Posted by Jay Livingston
Today is World Standards Day. “The aim of World Standards Day is to raise awareness among regulators, industry and consumers as to the importance of standardization to the global economy.” It seems like a good idea, everyone using the same standards and measurements. It makes stuff like the Internet possible. It’s sort of like the metric system. Everything from machine parts to scientific reports made in one country can be used in any other country. Almost.
Map of countries officially not using the metric system
The map reminded me of Ann Coulter’s rant against soccer back during the World Cup. It was, I hope, her attempt to be funny à la Stephen Colbert – which made her a conservative imitating a liberal imitating a conservative. The Colbert ploy allowed her to be more outrageous than usual in her xenophobia and flaunting of American exceptionalism.
The increased popularity of soccer in the US, she said, is “a sign of the nation’s moral decay.” Among her supporting theses was this:
|Soccer is like the metric system, which liberals also adore because it's European. . . .|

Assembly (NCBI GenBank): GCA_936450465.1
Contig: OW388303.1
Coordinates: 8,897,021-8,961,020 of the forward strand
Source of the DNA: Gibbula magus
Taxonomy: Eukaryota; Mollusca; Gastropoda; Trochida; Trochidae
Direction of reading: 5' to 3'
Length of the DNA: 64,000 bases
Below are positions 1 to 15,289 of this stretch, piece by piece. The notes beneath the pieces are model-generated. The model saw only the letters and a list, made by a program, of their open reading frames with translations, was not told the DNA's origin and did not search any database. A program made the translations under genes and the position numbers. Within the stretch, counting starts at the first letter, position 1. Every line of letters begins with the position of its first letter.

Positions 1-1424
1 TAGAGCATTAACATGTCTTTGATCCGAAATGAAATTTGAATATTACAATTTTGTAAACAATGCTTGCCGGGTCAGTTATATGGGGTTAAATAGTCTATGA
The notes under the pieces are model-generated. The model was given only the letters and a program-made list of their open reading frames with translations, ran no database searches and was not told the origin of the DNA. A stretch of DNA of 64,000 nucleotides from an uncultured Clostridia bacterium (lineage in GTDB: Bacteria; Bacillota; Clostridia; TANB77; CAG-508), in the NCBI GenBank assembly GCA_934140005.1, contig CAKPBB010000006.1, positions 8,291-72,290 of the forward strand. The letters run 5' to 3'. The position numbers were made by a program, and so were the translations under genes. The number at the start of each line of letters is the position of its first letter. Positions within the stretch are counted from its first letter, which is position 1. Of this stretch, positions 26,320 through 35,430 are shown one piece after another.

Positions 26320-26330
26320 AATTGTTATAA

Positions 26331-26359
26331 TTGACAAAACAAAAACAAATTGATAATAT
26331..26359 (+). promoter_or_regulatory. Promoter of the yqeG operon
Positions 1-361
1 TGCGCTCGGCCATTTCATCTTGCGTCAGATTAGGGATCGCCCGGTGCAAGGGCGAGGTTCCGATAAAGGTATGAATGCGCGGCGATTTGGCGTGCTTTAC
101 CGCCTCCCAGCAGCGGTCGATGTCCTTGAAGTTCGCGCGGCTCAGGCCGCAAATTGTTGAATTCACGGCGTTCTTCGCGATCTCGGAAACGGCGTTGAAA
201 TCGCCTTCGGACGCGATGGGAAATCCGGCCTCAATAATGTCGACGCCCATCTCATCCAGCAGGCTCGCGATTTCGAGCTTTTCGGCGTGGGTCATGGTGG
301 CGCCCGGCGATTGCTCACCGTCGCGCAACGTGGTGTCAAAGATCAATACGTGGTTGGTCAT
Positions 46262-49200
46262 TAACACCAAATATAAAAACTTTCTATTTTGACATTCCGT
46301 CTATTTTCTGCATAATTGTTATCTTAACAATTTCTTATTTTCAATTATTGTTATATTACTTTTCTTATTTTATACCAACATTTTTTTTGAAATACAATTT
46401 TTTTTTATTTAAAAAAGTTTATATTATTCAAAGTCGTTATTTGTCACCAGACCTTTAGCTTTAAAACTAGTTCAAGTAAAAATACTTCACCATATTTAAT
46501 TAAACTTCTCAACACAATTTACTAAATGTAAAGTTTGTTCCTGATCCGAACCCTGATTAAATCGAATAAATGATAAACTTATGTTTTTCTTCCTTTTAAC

Liberals get angry and tell us that the metric system is more “rational” than the measurements everyone understands. This is ridiculous. An inch is the width of a man's thumb, a foot the length of his foot, a yard the length of his belt. That's easy to visualize. How do you visualize 147.2 centimeters?
American exceptionalism is, at least in part, the idea that the rules everyone else plays by do not and should not apply to the US. The underlying assumption is that our ways are better. It follows therefore that we should pay no attention to anything outside our shores, and the rest of the world should be like us.*
As for World Standards Day, we do celebrate it – just not today. In the US, World Standards Day will be October 23, a day when no other country will be celebrating it.
* Often mixed in with this arrogance is a resentment of foreigners who do not follow our example and do not do what we tell them to. The Coulter and Colbert oeuvre must have many examples, but the one that comes to mind readily is Randy Newman’s “Political Science” (this version is from 1972, when the song was new and Newman was young – or do I mean when the song was young and Newman was new?)
HT: Shankar Vedantam